Jeep turned 75 this year, and things have never been better for it. It’s one of the fastest-growing brands in America, with a 35.1% market share in crossover and SUV segments in 2015, and arguably the most competitive lineup in its history. Its entry point is the Renegade, a compact crossover that seats five, offers a six-speed manual transmission, can be spec’d in Jeep’s “Trail Rated” designation, and most importantly, stands out as “the fun one” in a segment full of forgettable little family cars.
But in many ways, the Renegade is a departure for Jeep. Sure, it looks like a Jeep, performs on- and off-road like a Jeep, and fits in just fine with the bigger Wranglers and Cherokees on dealer lots. But it doesn’t come from Toledo, Ohio, Belvedere, Illinois, or any other traditional traditional Jeep factory. It’s built in Melfi, Italy alongside its platform-mate, the Fiat 500X. And while both models were introduced 2015, only the Fiat can lay claim to the platform, since it descended from a joint venture between the Italian company and General Motors in 2006.
In a sense, Jeep lucked into such a strong platform, and with nearly 100,000 Renegades sold in the U.S. since its debut last March, it’s been reaping the spoils. On the other hand, the 500X has gotten off to a much quieter start than its American cousin. To date, the brand has sold around 15,000 examples in North America, making it one of the rarer new cars on the roads. But why is that the case? Is it a lack of brand recognition? An unforeseen quality issue? For this week’s installment of Buy This, Not That, we’ll take a look at FCA’s two entry-level crossovers, and see just what the issue is.
Tale of the tape
The Renegade may be an Italian immigrant, but it’s been fully assimilated into the Jeep lineup. It looks like a Jeep, drives like a Jeep, and feels like a Jeep. In fact, the brand has done such a good job making its smallest model feel all-American, that we’d wager some Renegade owners would be surprised that their crossover was an import. Instead, Jeep says it’s “Authentic any way you look at it,” and with design details like seven-slat grille, squared-off wheel openings, and “jerry can” taillights, it isn’t too far off.
The Renegade line starts well under $18K with the front-wheel drive Sport model, and tops out at the $25K-and-up Trailhawk, a gutsy little trucklet that can actually go off-road. The base engine is the 1.4-liter MultiAir inline-four, which is good for 160 horsepower and 184 pound-feet of torque, which can be mated to either the aforementioned six-speed manual or FCA’s new nine-speed automatic. A larger 2.4-liter four is standard on the range-topping Trailhawk, and optional across the line, which produces 180 horses and 175 pound-feet.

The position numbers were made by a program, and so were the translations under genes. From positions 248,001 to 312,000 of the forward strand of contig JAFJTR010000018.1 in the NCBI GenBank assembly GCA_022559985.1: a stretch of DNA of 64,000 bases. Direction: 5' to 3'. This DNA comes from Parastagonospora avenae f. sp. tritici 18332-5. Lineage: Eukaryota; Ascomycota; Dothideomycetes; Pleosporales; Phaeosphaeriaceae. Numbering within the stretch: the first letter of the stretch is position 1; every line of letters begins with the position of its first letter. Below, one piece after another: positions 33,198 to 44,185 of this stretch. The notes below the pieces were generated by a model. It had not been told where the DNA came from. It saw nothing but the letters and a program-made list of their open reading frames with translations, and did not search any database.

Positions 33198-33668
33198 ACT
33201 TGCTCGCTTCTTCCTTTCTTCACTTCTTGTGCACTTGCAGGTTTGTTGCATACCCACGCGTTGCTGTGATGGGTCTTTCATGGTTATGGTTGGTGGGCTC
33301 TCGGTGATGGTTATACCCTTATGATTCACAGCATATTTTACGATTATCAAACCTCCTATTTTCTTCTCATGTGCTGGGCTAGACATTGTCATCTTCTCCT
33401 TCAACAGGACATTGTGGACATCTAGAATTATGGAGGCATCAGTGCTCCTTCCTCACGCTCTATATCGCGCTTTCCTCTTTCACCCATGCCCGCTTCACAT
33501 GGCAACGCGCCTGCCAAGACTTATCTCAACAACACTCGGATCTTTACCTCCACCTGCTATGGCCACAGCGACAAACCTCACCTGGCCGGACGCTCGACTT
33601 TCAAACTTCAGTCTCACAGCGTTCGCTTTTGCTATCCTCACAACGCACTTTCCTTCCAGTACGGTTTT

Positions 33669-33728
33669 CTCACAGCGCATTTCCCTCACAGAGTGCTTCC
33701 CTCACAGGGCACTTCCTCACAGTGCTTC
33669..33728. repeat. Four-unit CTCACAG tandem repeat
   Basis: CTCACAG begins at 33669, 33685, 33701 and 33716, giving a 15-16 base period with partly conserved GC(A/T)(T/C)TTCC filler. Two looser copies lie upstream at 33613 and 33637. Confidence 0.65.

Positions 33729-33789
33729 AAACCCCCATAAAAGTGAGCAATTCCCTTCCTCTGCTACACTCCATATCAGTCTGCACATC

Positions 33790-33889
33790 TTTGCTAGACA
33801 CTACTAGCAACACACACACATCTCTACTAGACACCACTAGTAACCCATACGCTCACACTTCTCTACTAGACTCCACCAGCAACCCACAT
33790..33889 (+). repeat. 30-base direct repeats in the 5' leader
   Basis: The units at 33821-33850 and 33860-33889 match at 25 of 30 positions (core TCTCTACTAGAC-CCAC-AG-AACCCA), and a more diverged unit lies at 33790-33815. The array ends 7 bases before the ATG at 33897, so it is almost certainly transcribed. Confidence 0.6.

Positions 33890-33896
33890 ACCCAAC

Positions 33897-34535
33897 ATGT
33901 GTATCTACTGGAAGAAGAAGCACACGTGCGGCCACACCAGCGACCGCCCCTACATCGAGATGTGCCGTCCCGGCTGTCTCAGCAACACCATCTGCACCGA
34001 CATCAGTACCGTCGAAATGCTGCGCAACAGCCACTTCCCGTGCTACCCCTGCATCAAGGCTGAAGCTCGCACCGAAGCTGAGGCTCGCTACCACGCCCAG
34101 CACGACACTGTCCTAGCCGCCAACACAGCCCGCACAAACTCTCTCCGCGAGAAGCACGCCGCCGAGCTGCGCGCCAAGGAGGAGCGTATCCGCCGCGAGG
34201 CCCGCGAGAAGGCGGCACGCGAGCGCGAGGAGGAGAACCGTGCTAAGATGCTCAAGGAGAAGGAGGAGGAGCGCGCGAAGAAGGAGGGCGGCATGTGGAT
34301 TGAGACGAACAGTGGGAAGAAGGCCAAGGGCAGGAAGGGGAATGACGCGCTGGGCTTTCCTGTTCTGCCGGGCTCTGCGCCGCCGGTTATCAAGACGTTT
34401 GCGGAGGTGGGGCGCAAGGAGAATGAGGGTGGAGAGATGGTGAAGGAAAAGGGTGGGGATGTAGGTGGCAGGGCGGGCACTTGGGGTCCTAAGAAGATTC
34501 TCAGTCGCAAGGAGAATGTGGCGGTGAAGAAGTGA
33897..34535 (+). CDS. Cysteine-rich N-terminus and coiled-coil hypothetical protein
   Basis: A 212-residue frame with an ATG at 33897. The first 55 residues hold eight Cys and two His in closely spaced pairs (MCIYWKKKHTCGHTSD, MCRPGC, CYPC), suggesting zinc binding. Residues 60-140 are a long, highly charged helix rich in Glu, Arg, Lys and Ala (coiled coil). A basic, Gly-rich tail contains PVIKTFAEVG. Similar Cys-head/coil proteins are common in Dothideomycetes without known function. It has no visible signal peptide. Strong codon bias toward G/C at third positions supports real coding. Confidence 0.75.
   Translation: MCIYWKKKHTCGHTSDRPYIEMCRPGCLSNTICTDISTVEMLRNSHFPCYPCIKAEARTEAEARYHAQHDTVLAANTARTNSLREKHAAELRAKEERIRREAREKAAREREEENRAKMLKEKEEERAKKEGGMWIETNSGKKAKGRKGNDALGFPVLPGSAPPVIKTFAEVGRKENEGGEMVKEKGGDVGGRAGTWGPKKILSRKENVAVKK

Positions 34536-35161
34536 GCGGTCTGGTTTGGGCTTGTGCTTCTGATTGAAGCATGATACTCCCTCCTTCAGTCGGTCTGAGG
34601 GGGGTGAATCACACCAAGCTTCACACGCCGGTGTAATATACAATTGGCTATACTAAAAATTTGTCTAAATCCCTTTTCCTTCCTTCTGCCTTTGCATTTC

Inside, the Renegade bears a resemblance to the Wrangler, albeit one that’s a little more civilized, right down to the removable MySky panels that recall the iconic four-wheeler’s FreedomTop. And in Trailhawk guise, the resemblance to the Wrangler continues; with its shorter wheelbase, and added 0.8 ground clearance, the Renegade actually has better approach and departure angles compared to the bigger Cherokee.
So the Renegade is a capable family crossover with the uncanny (for the segment) ability to hit the trail. How does its cousin with the accent stack up?
Like the Renegade, the Fiat 500X does an admirable job fitting in with its stablemates. With its rounded shape, it fits right in with the cutesy 500 and Papal favorite 500L, while standing out as arguably the best-looking of the bunch. Under its skin, you’ll find that it has a lot in common with its more popular platform-mate: Same 1.4- and 2.4-liter mills for the same horsepower (160 and 180, respectively), same gearboxes, same 101.2-inch wheelbase, same five-seat layout, same two-panel sunroof, and likely available at the same dealerships.
But the Fiat carries a little bit of a premium; the entry-level Pop model starts at a cool $20K, giving the Jeep a little bit of an edge with budget-minded buyers. And while the Renegade pleases the Jeep faithful with its off-road prowess, the 500X is more concerned with the street. It handles a bit better on the pavement, and the bright interior is far more stylish. Fiat seems far more content marketing its crossover to urban-dwelling millennials than light off-roaders, and that’s fine — but there’s also a lot more competition from that angle. All-wheel drive is available on the Trekking models, but with the Renegade making so much noise as the rugged compact crossover, the 500X likely isn’t getting the exposure it deserves. After all, all that great American ruggedness in the Renegade is actually Fiat tech…
We like the underdog at Autos Cheat Sheet, and frankly, we like the 500X. In our opinion, it doesn’t get nearly enough shine for what it is: namely a fun, stylish, people-mover that delivers far more smiles than you’d expect from a car in its price range. But the Renegade is just too good to pass up. It’s the rare captive import — hell, it could be the only one ever — that completely captures its brand’s essence. It’s fun to drive on the pavement, a blast off of it, and the perfect little Jeep for people who can’t justify daily driving a Wrangler, and don’t love the Cherokee’s polarizing looks. The Renegade could be the best crossover in its segment, and while it may have been a Fiat first, the brand that invented the SUV made it its own, and just did it a little better.